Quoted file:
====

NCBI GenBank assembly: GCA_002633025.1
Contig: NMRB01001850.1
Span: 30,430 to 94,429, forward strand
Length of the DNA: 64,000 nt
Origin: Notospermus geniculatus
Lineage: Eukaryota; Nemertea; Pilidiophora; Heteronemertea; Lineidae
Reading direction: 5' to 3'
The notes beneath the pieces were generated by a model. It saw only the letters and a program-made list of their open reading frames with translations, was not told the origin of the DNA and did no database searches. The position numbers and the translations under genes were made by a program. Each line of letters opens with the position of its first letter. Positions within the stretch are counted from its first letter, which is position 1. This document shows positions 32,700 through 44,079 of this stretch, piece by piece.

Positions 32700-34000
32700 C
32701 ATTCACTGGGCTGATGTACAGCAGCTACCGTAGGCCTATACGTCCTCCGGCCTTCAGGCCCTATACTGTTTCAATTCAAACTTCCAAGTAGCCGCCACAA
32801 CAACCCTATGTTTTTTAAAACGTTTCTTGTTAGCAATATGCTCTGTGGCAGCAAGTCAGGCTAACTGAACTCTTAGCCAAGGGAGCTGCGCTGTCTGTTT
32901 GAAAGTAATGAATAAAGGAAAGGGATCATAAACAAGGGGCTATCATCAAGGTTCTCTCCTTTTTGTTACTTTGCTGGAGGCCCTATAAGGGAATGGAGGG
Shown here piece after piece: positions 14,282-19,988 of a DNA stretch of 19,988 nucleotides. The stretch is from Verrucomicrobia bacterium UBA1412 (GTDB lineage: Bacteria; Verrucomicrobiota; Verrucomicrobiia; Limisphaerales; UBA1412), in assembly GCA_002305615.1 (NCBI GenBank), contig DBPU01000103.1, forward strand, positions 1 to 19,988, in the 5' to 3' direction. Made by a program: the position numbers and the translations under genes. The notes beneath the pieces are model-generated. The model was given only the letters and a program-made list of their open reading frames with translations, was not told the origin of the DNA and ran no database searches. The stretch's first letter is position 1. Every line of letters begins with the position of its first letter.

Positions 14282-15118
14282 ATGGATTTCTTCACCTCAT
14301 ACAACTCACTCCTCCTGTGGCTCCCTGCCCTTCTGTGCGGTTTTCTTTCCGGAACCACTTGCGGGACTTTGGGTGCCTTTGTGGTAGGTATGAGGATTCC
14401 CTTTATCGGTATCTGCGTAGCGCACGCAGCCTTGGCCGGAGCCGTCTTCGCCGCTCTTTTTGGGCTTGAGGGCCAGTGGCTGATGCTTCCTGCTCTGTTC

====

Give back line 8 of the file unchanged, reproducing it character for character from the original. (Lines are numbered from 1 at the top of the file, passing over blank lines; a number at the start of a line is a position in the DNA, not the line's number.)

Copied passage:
The notes beneath the pieces were generated by a model. It saw only the letters and a program-made list of their open reading frames with translations, was not told the origin of the DNA and did no database searches. The position numbers and the translations under genes were made by a program. Each line of letters opens with the position of its first letter. Positions within the stretch are counted from its first letter, which is position 1. This document shows positions 32,700 through 44,079 of this stretch, piece by piece.